Sunday, 23 January 2022

London X Ales malts 1880 - 1899

I seem to have got myself involved in Mild Ale. Don't worry. I haven't forgotten about Imperial Stout. I'm just continuing with my research in the background.

Let’s turn our attention now to the ingredients in that set of London Mild Ales. And there are quite a lot of them.

Only one example – a Barclay Perkins X Ale – was 100% malt. This also highlights something else: how variable their recipes were. None of their six X Ales has the same malts. Not even the base malt is the same in all of them. One was all white malt, one all pale malt and another a mix of the two.

The most striking omission is mild malt. It doesn’t appear in any of the set. While another supposedly style-specific malt does, PA (Pale Ale) malt. Which is an odd thing to see in a Mild Ale as it was the best-quality pale malt. The same beer also contains rather a lot of amber malt. Which must have given it a very different character to the later versions.

Two of the Barclay Perkins X Ales have considerable quantities of brown malt. The colour must have been quite a bit darker than their other versions, none of which had anything darker than a tiny bit of crystal malt.

Talking of crystal malt, there’s not as much of it as you might expect. Mild Ale is one of the styles it was created for, yet only the 1887 Fullers X Ale contains a significant quantity. I can’t see what impact 1% or 2% would have in beers as big as these.

The only other malt employed was black. In a minute quantity in the 1885 Truman X Ale. The quantity is so small in must have only darkened the beer by a tiny amount.

What do the big recipe variations over a short period of time at some breweries tell me? That the style was in a state of flux. Quite surprising in a style that was so popular. 

London X Ales malts 1880 - 1899
Year Brewer pale malt PA malt brown malt black malt amber malt crystal malt white malt total malt
1880 Barclay Perkins             85.99% 85.99%
1886 Barclay Perkins 81.82%             81.82%
1886 Barclay Perkins 66.67%   33.33%         100.00%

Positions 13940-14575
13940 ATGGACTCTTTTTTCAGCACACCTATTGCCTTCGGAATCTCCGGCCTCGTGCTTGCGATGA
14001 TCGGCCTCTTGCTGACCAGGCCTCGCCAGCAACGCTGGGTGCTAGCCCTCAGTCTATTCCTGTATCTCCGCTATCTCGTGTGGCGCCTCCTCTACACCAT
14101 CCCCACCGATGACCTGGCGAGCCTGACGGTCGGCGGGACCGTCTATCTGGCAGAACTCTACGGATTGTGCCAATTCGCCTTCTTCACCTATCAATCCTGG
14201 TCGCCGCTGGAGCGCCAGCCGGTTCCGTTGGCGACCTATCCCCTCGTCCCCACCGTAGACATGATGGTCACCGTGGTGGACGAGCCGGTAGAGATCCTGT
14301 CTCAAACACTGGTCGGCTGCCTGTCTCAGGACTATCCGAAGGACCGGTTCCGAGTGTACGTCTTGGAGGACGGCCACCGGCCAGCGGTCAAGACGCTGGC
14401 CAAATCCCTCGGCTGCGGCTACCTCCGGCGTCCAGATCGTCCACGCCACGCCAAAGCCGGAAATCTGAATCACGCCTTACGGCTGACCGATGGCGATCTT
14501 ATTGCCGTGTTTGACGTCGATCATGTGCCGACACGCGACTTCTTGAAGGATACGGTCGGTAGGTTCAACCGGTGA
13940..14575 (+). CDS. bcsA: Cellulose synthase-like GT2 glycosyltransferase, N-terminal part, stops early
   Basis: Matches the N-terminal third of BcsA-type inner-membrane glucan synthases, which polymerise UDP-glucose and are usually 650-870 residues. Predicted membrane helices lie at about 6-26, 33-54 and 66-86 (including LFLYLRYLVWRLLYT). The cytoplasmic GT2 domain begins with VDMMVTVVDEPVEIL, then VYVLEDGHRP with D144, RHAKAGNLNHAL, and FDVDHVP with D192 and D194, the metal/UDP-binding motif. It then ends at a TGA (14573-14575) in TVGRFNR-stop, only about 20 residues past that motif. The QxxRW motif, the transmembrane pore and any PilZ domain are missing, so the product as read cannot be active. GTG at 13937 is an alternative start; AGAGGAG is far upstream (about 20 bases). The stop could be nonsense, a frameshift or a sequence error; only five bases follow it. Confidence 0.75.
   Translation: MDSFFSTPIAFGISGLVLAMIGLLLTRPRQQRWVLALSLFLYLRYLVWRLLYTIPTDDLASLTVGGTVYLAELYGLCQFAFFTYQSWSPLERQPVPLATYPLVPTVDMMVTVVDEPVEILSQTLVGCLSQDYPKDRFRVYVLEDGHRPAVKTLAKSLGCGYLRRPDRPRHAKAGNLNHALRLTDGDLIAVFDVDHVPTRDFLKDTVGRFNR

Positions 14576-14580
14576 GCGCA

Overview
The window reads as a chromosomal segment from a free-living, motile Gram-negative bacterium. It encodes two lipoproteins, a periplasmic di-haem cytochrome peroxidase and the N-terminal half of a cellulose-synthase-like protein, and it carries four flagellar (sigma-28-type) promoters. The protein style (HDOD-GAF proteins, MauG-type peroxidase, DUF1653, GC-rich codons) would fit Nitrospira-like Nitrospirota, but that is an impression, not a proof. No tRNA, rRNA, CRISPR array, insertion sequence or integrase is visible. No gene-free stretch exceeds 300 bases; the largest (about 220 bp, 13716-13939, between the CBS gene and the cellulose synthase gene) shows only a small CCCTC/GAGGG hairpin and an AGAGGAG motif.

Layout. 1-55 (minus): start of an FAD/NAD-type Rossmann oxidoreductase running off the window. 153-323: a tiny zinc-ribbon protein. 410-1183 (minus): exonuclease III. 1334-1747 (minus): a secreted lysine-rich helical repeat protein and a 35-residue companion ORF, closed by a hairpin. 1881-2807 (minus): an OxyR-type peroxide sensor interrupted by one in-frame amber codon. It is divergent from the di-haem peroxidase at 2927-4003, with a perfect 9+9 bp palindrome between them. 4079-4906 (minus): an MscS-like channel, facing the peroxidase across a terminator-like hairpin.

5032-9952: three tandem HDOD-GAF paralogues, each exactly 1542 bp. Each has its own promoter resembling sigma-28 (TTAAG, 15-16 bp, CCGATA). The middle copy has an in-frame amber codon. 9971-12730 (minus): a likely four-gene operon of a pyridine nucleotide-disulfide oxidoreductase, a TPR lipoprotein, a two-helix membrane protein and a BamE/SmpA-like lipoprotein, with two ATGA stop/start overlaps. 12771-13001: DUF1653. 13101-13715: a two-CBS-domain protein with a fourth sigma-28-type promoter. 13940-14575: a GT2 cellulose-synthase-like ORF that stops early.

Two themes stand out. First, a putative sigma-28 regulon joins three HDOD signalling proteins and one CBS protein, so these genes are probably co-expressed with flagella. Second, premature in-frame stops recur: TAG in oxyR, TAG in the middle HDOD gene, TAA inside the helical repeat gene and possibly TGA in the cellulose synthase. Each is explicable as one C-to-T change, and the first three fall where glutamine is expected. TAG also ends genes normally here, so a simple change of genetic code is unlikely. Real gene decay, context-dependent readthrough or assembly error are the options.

1887 Barclay Perkins 35.22%         2.61% 40.43% 78.26%
1890 Barclay Perkins 48.41%   26.68%     0.76%   75.86%
1899 Barclay Perkins 69.90%         2.18%   72.09%
1881 Whitbread 91.84%             91.84%
1885 Whitbread 92.31%             92.31%
1891 Whitbread 95.59%             95.59%
1895 Whitbread 93.85%             93.85%
1898 Whitbread 83.33%             83.33%
1887 Fullers   44.42%     24.23% 10.10%   78.75%
1893 Fullers 79.70%         1.16%   80.86%
1898 Fullers 74.40%             74.40%
1880 Truman 73.15%             73.15%
1885 Truman 85.56%     0.18%       85.74%
1890 Truman 86.21%             86.21%
1895 Truman 89.36%             89.36%
Barclay Perkins brewing records held at the London Metropolitan Archives, document numbers ACC/2305/1/579, ACC/2305/1/584, ACC/2305/1/583, ACC/2305/1/586 and ACC/2305/1/593.
Whitbread brewing records held at the London Metropolitan Archives, document numbers LMA/4453/D/01/047, LMA/4453/D/01/050, LMA/4453/D/01/057, LMA/4453/D/01/061 and LMA/4453/D/01/064
Fullers brewing records held at the brewery.
Truman brewing records held at the London Metropolitan Archives, document numbers B/THB/C/161, B/THB/C/166, B/THB/C/171 and B/THB/C/175.


Anonymous said...

Is there indication why they chose corn over rice? I've seen blind taste tests which suggest at these %s the flavor difference probably wouldn't be noticed. I'm curious if they thought there was -- maybe Victorian corn had a lot more flavor than modern corn, for example. Or was it economics?

Ron Pattinson said...


probably cost. But it could have been some other quality of maize that they liked. Brewers kept coming back to after its supply was interrupted due to war.

Christian said...

Maybe many breweries imitate mild malt by using a mixture of pale and brown/crystal malt, which the breweries needed for there other beer styles anyway. As mild malt survived there must be a demand the malters keep producing it over the decades